Pension Finance : Putting the Risks and Costs of Defined Benefit Plans Back under Your Control

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  • Edition: 1st
  • Format: Hardcover
  • Copyright: 2011-11-01
  • Publisher: Wiley
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Defined benefit pension plans are in a severe crisis. With nearly a $4 trillion deficit in the U.S. alone, Canada, the UK, Japan, and Holland also suffer from unfunded liabilities. In short, the pension crisis is nearly global in proportion, and there is little likelihood that plan sponsors will be able to come up with the funds to repair the damage. One of the major problems behind the crisis is the approach: pension plans use actuarial science as the basis of assumptions but are subject to the laws of economic finance in terms of their returns. In short, there is a gap between the world presumed by actuaries who determine funding levels and the world as it come to be as determined by market performance and investment outcomes. Waring tackles this thorny issue head on. Well versed in both economic and actuarial science, he walks professionals through the differences and shows why plan sponsors need to focus on the economic account perspective to meaningfully measure present values. Complete coverage of credit risk and the discount rate to determine liability values is examined, contribution levels are then presented based on this revised approach to actuarial accounting. Pension plan sponsors and their employee representatives must face the economics - and adjust their accounting and actuarial view - to gain a true perspective on achieving sustainable benefit levels. Waring is one of the first investment professionals to tackle this controversial topic head on to present realistic solutions to potentially catastrophic problems looming in the very near term.

Author Biography

M. BARTON WARING is a financial economist and lawyer, and an active researcher in pension finance and investing. He retired in 2009 from his role as CIO for investment strategy and policy, emeritus, at Barclays Global Investors. Mr. Waring is well known in the pension industry for his many thoughtful and often prizewinning articles. He serves on the editorial board of the Financial Analysts Journal and as an Associate Editor of the Journal of Portfolio Management.

Table of Contents

List of Figuresp. xiii
List of Propositionsp. xv
Forewordp. xxi
Prefacep. xxv
Acknowledgmentsp. xxxiii
Achieving Long Term Health for Pension Plans Using Improved Managerial Accounting Toolsp. 1
Perspectives on DB Plansp. 2
What Is Economic or Market Value Accounting?p. 4
What the Following Chapters Providep. 5
Today's Conventional Pension Finance Practicesp. 11
Why Managers Need to Adopt the Economic Accounting Perspectivep. 11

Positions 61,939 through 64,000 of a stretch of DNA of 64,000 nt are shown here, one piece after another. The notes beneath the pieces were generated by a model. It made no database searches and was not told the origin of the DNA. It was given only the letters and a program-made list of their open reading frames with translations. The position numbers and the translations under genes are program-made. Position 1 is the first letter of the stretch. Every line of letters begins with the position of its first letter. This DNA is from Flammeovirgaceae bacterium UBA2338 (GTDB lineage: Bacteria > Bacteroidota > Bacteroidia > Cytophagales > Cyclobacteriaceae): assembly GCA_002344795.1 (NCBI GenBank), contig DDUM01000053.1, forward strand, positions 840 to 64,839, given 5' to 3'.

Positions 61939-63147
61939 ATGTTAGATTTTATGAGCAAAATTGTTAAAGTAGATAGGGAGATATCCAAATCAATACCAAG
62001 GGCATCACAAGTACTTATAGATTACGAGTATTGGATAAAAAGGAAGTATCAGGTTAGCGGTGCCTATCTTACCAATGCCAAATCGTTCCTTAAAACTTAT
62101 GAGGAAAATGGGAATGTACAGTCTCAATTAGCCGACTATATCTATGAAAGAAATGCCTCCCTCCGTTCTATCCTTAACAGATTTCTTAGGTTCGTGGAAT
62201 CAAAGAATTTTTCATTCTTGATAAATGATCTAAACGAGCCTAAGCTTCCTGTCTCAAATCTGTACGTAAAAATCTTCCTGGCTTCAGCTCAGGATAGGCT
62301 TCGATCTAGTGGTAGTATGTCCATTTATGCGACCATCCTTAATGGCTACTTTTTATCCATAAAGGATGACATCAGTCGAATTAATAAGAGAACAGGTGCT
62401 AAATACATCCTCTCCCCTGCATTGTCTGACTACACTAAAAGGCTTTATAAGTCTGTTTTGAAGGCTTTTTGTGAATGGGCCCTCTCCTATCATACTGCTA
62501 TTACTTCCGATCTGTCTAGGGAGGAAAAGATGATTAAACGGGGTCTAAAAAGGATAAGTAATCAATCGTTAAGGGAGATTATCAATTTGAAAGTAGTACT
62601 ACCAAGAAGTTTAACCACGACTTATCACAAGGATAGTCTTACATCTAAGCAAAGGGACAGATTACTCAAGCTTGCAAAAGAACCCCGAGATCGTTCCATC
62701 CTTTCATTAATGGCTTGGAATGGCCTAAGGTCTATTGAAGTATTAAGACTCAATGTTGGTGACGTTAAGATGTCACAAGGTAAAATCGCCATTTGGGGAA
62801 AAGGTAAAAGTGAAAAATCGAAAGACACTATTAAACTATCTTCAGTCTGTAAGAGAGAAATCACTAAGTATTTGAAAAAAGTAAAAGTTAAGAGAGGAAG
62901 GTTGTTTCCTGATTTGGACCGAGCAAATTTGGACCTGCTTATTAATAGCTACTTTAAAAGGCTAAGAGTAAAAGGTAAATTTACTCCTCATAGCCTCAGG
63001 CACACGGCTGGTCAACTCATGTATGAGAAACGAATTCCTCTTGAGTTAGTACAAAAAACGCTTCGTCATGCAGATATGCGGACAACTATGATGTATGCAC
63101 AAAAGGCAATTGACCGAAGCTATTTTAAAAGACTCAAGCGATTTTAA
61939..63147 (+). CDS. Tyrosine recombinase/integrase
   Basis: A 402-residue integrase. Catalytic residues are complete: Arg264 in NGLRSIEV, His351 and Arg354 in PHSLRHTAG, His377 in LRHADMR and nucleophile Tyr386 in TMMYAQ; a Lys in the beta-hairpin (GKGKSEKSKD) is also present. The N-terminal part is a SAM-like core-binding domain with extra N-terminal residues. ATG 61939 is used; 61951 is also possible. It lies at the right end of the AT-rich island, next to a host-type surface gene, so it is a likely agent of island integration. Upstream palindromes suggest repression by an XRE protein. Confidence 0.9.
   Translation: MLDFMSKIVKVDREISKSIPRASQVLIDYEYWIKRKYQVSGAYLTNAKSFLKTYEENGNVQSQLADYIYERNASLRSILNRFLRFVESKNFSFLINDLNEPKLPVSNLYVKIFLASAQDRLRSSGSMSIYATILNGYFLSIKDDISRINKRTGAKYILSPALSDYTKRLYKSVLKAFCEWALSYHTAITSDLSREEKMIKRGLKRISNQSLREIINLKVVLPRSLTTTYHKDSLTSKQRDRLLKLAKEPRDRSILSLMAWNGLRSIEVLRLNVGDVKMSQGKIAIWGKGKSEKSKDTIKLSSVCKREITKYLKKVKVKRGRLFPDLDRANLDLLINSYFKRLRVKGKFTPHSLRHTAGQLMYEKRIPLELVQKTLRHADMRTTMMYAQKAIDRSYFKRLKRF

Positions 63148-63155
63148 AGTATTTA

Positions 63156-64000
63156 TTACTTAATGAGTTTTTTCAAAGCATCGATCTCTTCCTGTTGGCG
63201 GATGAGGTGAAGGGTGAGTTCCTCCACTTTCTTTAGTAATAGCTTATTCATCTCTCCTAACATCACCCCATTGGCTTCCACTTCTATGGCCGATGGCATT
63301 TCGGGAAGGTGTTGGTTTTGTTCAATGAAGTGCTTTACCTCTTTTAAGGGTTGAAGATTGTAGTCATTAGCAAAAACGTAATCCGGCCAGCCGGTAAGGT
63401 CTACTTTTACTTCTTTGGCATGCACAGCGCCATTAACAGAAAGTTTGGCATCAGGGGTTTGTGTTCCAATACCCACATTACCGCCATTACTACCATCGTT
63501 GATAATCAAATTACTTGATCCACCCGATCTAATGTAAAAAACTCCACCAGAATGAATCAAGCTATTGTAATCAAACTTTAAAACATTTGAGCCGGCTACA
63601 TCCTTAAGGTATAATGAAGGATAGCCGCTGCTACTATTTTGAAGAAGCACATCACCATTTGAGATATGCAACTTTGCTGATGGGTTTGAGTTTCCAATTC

Where Are We Today?p. 12
The Accounting Always Follows the Economicsp. 17
Historical Context: The Actuaries' Contribution to the Existence of Pensionsp. 21
Conclusionp. 24
Measuring Meaningful Present Valuesp. 27
What Is the Right Discount Rate to Use?p. 27
The Liability-Matching Portfolio: General Perspectivep. 30
Risk-Free Rate vs. Expected Return on Assetsp. 33
"If We Can Earn 7.5 Percent Per Year Over The Long Term": Happy and Unhappy Asset Return Distributionsp. 35
The Employer's Experiencep. 44
The Discount Rate Is in Fact the Same on Both Sides of the Full Economic Balance Sheet, But That Doesn't Mean That the Liability Changes Its Value with Changes in Investment Strategy!p. 46
GASB's White Paper and Public Employee Fund Discount Ratesp. 48
Conclusion: Discount Ratesp. 52
Appendix: Are There Market Values for Pension Plans?p. 53
The Full Economic Liability: The Off-Book Starting Point for Management of Pension Costsp. 55
The Liability: Inherently an Economic Entityp. 55
A Newly Formed Pension Planp. 58
Multiple Correct Measures of the Accrued Portion of the Liability but Only One PARENT Measurep. 63
Building a Pension Budget Identityp. 65
Core Principles of Pension Accounting: The Full Economic Liability Meets Accrual Accounting and Normal Costsp. 67
Full Economic Normal Costp. 68
Enter the Matching Principle: Normal Costs Accruing Over Timep. 69
Normal Costs and Retirees, Active Employees, and Future Employeesp. 72
Allocating Pension Costs to Current Employeesp. 73
Payment Patterns Other Than Level Paymentsp. 82
Illustrating Normal Costs and Accrued and Total Liabilities over Timep. 86
Comparing Normal Cost Methodsp. 90
Normal Costs and Contributions: Multiple Measures?p. 92
Normal Cost and Agreed Levels of Benefit Security: An Accrual Method Not Reliant on the Matching Principlep. 94
Balance Sheet with Accruals of an Economic Measure of Periodic Normal Costp. 100
Updating the Beginning-Period Pension Budget Identityp. 102
Summary of Discussion of Normal Costsp. 103
Appendix: Computing Level Payment Contributions and Normal Costs with a Handheld Calculator in Order to Gain Understanding of the Nature of the Problemp. 105
Credit Risk and the Discount Ratep. 107